Pequannock's Flood Hazards

Knowledge of our flood hazards can help you make informed decisions during disasters.

How is flood risk measured and what is a ‘100 year flood’?

Flood risk is a statistical measure of the chances of you having a major flood in a given year. You’ve probably heard this referred to as a ‘100-year flood’ or ‘500-year flood’ – these are actually incorrect terms.

A ‘100 year flood’ is properly called a ‘base flood’. A base flood has a 1% chance of occurring within a given year. This is a 1-in-100 probability – hence, the term “100 year” was born, along with the misconception that these floods only take place once every 100 years.

To clarify this concept: if you have a bag with 100 marbles (99 white, and 1 red), there is a 1% chance that you will pick the red marble. Yet, you could pick the red marble several times in the course of 100 tries. By the same token, a base flood (1% chance) can occur multiple times within a 100 year period, as we’ve seen in here in Pequannock, as well as, Texas, Louisiana, etc.

A “500 year flood” has a 0.2% chance (1-in-500 probability) of happening in any given year.

Flood illustration

Local flood hazards

Flood hazards can be manmade (like a dam failure) or they can be natural (like a storm). Here in Pequannock, we experience riverine flooding. Three rivers (Pequannock, Ramapo and Wanaque) come together in the northeast corner of our town and flow into the Pompton River – that’s a lot water converging!

Flooding usually happens after heavy rainfall but can also be caused by snow melt, dam failure, and ground saturation (high water table). Pequannock can experience flash flooding, which is especially dangerous because it comes with little warning and can be very fast moving.

The low-lying areas of the Township are subject to periodic flooding caused by the overflow of the Pompton, Pequannock and Ramapo rivers, as well as the East Ditch, West Ditch and the tributaries of the East Ditch. The greatest flood of record occurred in 1903. Other major floods occurred in 1955, 1968, 1984, 1999, 2004, 2007, 2010 (two) and most recently in 2011.

What is a flood zone and why does it matter?

Flood zones are defined by FEMA and shown on their Flood Insurance Rate Maps (FIRMs). High-risk flood zones are described as a “Special Flood Hazard Area” (SFHA). The SFHA must be regulated through floodplain management in order for Pequannock to participate in the National Flood Insurance Program (NFIP). The different flood zones are:

AE zone: Areas with a 1% annual chance of a Base Flood, with Base Flood Elevations* This is a high risk flood zone, included in the SFHA (flood insurance is required by banks).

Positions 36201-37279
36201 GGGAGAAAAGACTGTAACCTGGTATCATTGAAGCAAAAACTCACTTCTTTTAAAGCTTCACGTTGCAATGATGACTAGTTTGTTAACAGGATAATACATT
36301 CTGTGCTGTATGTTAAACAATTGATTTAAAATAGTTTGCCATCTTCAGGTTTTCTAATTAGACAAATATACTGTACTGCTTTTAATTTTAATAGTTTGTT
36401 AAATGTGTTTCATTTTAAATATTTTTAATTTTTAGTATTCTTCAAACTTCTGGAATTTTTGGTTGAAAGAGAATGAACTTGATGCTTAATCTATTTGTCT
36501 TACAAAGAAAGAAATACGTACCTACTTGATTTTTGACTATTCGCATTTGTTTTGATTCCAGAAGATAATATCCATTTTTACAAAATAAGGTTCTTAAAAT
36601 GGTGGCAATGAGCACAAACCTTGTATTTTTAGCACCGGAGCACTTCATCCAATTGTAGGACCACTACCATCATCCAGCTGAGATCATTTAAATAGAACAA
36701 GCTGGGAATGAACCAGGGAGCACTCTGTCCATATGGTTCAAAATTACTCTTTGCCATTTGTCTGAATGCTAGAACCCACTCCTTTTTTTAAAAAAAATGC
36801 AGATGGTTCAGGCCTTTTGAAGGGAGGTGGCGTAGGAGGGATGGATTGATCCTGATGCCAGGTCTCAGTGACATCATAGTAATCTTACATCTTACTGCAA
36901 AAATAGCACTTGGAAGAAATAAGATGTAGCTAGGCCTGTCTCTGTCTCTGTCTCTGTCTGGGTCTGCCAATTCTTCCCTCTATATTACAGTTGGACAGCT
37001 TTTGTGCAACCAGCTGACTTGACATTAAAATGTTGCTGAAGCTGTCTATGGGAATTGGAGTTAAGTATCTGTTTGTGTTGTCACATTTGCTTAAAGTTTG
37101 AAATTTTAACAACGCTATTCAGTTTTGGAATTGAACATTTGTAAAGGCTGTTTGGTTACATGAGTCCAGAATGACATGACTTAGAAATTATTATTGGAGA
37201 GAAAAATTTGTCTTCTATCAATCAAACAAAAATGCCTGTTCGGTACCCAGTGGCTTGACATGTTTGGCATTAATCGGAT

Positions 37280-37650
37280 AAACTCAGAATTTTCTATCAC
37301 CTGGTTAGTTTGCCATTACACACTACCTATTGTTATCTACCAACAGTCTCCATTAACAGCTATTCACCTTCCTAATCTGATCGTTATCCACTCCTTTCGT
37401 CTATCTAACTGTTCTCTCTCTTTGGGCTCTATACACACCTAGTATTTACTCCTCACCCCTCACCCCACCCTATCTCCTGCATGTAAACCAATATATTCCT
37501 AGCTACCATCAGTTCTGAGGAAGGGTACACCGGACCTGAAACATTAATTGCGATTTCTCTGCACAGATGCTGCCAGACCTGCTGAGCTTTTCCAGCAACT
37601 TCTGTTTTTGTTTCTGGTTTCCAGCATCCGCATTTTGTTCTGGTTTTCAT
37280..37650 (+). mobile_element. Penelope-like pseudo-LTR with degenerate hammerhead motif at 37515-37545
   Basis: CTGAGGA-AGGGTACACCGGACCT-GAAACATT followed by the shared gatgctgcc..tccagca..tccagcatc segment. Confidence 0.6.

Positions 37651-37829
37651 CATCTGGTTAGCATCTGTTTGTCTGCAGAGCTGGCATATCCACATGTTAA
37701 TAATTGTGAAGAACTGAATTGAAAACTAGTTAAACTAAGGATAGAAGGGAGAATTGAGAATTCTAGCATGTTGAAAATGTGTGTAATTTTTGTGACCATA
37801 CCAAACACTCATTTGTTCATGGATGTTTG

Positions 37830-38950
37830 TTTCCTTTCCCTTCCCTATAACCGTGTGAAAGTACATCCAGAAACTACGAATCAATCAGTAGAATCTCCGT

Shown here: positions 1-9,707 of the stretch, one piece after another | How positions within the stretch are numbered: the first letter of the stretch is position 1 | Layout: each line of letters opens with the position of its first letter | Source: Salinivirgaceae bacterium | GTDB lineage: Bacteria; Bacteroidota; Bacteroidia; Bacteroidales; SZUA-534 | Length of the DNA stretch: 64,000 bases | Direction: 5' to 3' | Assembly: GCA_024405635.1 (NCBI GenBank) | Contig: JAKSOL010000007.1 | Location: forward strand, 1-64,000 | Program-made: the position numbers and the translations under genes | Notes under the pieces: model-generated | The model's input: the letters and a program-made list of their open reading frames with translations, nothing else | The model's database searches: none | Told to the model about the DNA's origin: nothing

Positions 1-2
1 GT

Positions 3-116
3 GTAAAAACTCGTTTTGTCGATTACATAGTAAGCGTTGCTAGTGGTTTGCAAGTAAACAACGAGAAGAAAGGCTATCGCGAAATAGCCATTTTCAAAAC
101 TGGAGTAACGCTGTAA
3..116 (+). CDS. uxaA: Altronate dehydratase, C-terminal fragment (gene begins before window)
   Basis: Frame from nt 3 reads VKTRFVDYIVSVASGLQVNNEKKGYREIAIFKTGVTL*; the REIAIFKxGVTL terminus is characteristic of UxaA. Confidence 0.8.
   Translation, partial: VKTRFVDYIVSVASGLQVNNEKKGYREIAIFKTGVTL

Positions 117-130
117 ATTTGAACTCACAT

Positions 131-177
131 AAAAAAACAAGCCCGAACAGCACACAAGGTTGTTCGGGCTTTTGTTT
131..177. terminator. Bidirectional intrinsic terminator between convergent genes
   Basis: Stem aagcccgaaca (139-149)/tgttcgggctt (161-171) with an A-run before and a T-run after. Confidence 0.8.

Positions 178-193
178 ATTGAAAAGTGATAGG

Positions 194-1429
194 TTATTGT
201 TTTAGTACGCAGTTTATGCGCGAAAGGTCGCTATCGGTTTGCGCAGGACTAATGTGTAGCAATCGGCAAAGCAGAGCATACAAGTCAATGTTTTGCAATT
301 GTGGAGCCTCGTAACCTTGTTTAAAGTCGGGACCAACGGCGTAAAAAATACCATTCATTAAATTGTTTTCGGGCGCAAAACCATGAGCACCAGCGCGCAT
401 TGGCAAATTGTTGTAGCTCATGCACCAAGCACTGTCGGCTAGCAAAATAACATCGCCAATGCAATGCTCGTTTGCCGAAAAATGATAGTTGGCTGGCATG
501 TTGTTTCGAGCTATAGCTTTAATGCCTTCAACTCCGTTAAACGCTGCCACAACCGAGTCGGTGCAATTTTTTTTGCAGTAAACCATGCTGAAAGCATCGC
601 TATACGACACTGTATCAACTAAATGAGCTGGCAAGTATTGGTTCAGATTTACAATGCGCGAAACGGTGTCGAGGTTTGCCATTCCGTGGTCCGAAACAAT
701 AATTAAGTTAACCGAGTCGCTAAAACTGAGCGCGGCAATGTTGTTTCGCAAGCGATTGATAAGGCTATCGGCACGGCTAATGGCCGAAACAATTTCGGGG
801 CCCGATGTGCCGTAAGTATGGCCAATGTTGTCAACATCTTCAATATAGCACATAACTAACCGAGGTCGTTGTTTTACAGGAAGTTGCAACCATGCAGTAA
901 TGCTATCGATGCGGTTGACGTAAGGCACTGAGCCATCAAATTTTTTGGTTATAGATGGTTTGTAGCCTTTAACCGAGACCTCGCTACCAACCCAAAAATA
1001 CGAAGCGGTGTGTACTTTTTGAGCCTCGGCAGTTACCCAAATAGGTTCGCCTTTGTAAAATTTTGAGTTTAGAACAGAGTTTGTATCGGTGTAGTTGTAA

A zone: Areas with a 1% annual chance of a Base Flood, don’t have Base Flood Elevations* This is a high risk flood zone, included in the SFHA (flood insurance is required by banks).

X zone: Areas with a 0.2% annual chance of a Base Flood . This is a low risk area, not included in the SFHA. (flood insurance is NOT required by banks).

* Base Flood Elevations (BFE) is a measurement of how the high the flood water gets during a base flood event (1% annual chance) in your neighborhood. BFEs are the regulatory threshold for development and building permits, and are used to determine the required height of buildings in the SFHA. If you have questions about this, please feel free to contact the Township Engineer (973-835-5700 x188).

How do I know if I’m in a flood zone?

FEMA is updating Pequannock’s flood maps, so there are two maps currently available:

  1. Effective FIRM (current map, dated 1992) - used to determine your flood insurance rates, it can be found here
  2. Preliminary FIRM (draft map, dated 2017) - may be used by banks to determine flood risk/ flood insurance requirement for new or refinanced mortgages, it can be found here

The Township wholly disagrees with FEMA’s expansion of the Township’s floodplains and floodways in the preliminary FIRM, and is actively appealing these draft maps. If you have questions about these maps, your current flood insurance or historic flood information, please contact the Flood Resilience Officer via our online form, call 973-835-5700 x164, or visit their office at 471 Newark-Pompton Turnpike.

For a review of your elevation certificate, and suggestions for flood mitigation measures based on the physical characteristics of your home, please contact the Township Engineer at 973-835-5700 x 188 or

To learn about your flood zone on your own, or obtain a certified flood zone designation, you can visit FEMA’s Map Service Center or call 1-877-FEMA-MAP.

Have questions?

If you would like to learn more about topics like flood insurance, local flood hazards, or historic floods, we’re here to help. Reach out to speak with your local floodplain expert.

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